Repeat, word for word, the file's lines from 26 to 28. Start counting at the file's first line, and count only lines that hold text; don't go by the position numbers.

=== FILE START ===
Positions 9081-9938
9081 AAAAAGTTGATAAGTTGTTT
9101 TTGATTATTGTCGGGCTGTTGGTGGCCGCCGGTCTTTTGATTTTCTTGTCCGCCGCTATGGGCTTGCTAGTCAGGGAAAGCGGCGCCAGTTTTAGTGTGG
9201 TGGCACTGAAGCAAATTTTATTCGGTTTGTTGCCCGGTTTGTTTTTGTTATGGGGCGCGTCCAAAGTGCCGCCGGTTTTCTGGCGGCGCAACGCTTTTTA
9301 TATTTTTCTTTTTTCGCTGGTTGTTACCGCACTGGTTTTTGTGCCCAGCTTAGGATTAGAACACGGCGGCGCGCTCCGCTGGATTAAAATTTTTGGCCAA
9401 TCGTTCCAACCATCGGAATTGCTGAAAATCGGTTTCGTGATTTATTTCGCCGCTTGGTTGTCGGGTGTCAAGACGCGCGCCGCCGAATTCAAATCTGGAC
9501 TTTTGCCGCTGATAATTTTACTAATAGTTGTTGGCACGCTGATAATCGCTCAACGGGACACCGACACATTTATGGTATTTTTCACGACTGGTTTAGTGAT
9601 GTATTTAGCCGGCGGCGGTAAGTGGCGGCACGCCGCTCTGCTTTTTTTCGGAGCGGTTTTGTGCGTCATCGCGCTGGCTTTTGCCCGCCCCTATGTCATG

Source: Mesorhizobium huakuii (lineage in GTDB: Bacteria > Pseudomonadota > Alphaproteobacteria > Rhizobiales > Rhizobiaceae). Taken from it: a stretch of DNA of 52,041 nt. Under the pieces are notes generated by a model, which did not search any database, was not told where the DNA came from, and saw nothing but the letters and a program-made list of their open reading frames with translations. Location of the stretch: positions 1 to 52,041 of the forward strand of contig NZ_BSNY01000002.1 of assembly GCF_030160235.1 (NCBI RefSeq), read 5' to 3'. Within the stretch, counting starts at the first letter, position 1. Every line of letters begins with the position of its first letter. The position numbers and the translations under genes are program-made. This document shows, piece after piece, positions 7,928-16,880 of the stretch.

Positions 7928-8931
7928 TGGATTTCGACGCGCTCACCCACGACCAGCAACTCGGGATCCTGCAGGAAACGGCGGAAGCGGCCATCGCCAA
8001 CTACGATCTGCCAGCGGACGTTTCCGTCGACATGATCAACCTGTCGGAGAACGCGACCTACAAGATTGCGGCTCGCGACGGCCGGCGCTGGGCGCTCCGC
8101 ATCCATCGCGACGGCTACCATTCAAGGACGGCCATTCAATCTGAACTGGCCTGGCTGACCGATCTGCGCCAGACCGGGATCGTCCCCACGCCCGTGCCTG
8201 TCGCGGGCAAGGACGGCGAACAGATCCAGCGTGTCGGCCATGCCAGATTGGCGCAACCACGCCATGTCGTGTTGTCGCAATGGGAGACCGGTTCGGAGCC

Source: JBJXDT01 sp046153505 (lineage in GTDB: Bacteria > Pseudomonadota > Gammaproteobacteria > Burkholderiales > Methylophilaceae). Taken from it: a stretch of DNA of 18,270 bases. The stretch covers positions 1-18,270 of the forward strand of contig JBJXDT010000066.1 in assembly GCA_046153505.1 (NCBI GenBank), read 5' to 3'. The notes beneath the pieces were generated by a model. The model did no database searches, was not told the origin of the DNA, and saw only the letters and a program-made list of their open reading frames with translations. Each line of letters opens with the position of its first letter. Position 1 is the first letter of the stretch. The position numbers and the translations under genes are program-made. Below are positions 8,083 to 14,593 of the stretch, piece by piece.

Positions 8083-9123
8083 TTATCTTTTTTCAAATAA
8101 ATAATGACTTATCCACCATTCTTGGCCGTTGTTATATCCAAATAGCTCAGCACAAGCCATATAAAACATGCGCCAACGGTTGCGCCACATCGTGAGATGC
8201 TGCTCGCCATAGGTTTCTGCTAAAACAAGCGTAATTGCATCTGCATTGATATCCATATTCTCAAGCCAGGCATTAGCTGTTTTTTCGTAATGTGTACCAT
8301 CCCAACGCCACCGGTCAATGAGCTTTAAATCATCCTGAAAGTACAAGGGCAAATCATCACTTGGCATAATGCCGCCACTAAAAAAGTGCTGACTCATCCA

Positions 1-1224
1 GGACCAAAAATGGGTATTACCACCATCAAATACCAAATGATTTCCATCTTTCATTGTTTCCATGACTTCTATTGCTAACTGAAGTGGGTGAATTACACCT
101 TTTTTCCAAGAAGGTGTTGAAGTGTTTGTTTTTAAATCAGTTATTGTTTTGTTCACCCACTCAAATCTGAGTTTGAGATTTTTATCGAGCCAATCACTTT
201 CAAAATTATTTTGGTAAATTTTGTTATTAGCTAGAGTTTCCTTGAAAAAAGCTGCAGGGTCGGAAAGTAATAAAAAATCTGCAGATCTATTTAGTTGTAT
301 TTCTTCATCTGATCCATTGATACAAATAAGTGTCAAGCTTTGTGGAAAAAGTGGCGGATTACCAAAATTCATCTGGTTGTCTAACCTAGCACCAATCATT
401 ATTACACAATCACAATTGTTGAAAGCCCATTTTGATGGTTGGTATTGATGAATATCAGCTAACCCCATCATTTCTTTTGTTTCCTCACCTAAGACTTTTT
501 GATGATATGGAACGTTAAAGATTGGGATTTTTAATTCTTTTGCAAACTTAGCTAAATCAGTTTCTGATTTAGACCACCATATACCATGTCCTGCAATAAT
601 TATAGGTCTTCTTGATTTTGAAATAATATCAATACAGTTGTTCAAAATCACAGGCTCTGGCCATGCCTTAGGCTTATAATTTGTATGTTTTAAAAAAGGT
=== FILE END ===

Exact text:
401 ATTACACAATCACAATTGTTGAAAGCCCATTTTGATGGTTGGTATTGATGAATATCAGCTAACCCCATCATTTCTTTTGTTTCCTCACCTAAGACTTTTT
501 GATGATATGGAACGTTAAAGATTGGGATTTTTAATTCTTTTGCAAACTTAGCTAAATCAGTTTCTGATTTAGACCACCATATACCATGTCCTGCAATAAT
601 TATAGGTCTTCTTGATTTTGAAATAATATCAATACAGTTGTTCAAAATCACAGGCTCTGGCCATGCCTTAGGCTTATAATTTGTATGTTTTAAAAAAGGT